Brad Pitt. Maybe you’ve heard of him? Well, ladies and gentlemen, the man is back and better than ever. He’s out here giving you everything you want during an Oscar campaign. Whether he’s bestowing Leonardo DiCaprio with a blessed nickname, cracking jokes about Tarantino’s foot fetish or reuniting with Jennifer Aniston, Pitt has been campaigning nonstop for an Oscar. 

And he deserves the recognition. As Cliff Booth in “Once Upon a Time in Hollywood,” Pitt shines in what may be the best performance of his career. Watch out for his win and another witty and charming acceptance speech – seriously, who’s writing the man’s jokes? 

A tribute to a legend

Last year, Kobe Byrant took home an Oscar for his short film “Dear Basketball.” This year, he’ll be remembered in the wake of his death with a tribute.

It’s a shocking statement and still doesn’t feel quite real. It’s hard to articulate how much Bryant meant to the NBA and the city of Los Angeles, but in the wake of his death, most major televised events have tried by paying tribute to his amazing career in different ways. Alicia Keys gave an emotional speech inside the Staples Center during the Grammys. Jennifer Lopez and Shakira honored Bryant during the halftime show at the Super Bowl. It will be touching to see how the Academy chooses to honor such a beloved figure. 

A not-so-little upset

Let’s look at some numbers, shall we? This year, Saoirse Ronan earned her fourth Oscar nomination for her performance as Jo March in “Little Women.” She is 25 years old.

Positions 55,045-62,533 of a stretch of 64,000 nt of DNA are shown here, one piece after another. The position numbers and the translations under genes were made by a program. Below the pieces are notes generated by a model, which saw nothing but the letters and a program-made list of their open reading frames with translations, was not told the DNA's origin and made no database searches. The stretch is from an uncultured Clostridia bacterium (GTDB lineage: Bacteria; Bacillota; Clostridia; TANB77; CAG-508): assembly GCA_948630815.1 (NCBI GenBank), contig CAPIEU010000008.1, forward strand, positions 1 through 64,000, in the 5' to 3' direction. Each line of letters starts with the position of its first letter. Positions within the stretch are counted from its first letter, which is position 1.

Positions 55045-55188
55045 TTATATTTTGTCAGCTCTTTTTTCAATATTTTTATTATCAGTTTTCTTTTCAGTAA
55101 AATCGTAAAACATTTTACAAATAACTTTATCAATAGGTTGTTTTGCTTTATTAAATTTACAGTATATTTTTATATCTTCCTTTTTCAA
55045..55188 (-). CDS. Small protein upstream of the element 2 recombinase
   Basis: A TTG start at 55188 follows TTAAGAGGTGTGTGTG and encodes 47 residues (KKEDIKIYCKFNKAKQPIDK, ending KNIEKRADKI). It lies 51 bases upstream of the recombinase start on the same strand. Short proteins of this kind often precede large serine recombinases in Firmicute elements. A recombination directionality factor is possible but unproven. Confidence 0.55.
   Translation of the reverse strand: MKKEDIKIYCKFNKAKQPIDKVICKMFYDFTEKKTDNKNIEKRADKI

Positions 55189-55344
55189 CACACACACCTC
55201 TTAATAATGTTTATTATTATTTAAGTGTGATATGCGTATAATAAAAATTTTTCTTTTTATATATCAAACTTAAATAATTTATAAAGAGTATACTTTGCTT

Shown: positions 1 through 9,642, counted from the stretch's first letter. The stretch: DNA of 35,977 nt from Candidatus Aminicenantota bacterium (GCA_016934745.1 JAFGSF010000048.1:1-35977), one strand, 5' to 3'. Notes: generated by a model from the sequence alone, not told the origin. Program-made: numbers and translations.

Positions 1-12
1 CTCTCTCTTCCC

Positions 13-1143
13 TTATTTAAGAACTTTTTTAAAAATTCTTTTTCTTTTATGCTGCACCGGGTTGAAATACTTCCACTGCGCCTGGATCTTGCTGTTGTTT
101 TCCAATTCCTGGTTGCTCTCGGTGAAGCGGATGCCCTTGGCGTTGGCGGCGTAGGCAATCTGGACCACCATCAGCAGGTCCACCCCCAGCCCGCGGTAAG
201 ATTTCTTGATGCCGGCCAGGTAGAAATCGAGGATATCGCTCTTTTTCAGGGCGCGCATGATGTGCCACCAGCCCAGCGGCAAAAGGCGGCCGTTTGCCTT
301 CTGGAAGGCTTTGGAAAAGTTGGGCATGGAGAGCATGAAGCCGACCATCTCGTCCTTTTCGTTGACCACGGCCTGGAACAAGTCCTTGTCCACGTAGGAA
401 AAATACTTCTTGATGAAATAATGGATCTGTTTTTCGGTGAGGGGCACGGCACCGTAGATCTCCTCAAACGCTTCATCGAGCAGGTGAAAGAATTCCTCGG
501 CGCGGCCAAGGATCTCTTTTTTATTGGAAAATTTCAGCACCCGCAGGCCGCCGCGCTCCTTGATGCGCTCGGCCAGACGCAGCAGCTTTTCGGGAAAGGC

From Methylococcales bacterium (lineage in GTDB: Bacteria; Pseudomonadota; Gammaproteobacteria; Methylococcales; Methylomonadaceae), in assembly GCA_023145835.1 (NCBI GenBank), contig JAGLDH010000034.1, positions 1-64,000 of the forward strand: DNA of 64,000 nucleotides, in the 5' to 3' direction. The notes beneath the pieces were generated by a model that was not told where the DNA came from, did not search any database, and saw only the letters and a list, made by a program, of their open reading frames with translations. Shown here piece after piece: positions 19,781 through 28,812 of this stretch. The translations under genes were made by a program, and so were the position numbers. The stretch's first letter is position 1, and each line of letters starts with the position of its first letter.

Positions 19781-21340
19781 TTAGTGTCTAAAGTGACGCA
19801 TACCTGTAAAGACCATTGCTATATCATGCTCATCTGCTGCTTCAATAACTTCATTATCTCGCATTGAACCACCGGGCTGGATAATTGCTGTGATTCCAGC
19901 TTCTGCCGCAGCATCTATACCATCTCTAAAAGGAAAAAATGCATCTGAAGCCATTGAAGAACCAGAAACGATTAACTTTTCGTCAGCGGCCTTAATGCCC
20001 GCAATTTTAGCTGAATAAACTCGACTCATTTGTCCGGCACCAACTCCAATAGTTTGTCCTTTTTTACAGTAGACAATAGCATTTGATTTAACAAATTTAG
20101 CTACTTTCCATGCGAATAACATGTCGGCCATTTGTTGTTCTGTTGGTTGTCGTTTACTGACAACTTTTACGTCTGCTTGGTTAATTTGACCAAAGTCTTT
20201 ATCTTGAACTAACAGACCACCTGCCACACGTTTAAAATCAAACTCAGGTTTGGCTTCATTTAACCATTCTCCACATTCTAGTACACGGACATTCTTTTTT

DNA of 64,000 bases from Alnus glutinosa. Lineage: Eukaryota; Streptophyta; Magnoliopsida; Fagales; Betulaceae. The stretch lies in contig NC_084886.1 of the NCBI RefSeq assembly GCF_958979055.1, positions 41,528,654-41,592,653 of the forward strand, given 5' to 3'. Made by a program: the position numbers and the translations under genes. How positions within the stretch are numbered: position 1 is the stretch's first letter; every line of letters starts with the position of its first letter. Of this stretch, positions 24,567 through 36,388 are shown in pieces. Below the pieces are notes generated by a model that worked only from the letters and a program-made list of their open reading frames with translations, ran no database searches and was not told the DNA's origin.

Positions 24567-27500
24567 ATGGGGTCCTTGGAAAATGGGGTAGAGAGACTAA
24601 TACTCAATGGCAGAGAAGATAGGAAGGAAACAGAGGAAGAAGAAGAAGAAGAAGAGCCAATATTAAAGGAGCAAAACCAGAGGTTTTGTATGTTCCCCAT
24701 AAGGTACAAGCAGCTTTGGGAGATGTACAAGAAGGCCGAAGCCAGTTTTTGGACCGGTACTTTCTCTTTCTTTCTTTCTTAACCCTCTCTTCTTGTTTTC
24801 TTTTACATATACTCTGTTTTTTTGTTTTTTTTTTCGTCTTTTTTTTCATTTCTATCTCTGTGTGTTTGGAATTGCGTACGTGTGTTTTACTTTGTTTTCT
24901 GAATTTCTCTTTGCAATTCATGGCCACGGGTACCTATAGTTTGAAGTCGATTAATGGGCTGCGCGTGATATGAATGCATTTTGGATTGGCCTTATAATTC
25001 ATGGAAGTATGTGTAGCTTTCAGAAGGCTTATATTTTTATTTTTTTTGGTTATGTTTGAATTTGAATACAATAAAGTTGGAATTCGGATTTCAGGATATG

Of the acting nominees, only four have more acting nominations than Ronan, and they’re all older than her: Leonardo DiCaprio is 45, Tom Hanks is 63, Al Pacino is 79 and Anthony Hopkins is 82.

Some nominees – Brad Pitt, Joaquin Phoenix, Renée Zellweger and Kathy Bates – are tied with Ronan for acting nominations. They are also all at least 20 years her senior. 

Saoirse Ronan as Jo March in “Little Women”
Courtesy of Sony Pictures

In “Little Women,” Ronan gives a sensational performance, paying tribute to a beloved character while drawing on the story’s modern sensibilities. The general consensus seems to be that this award is a lock for Renée Zellweger as Judy Garland in “Judy,” but is there a chance for Ronan to win? 

While four Oscar nods would suggest she’s widely respected by her peers, Ronan may be settling into a familiar pattern – raking up a plethora of nominations before winning for a performance that many don’t consider her best. 

It’s happened to many a talented actor. Fellow nominee, Leonardo DiCaprio, was nominated four times before he finally won for “The Revenant” in 2016. Some great actors still haven’t been honored with a win. Amy Adams has six nominations and no wins, Glenn Close has seven and Peter O’Toole, while the recipient of a 2003 honorary award, has eight acting nominations and no wins. 

There’s no doubt Ronan will deliver more amazing performances. The question is which one will the Academy recognize her for.

We will have to tune in Sunday to see how the night plays out. Until then, you can listen to us discuss the awards on the BU News Service podcast later in the week, and I’ll be updating my thoughts on Monday afternoon.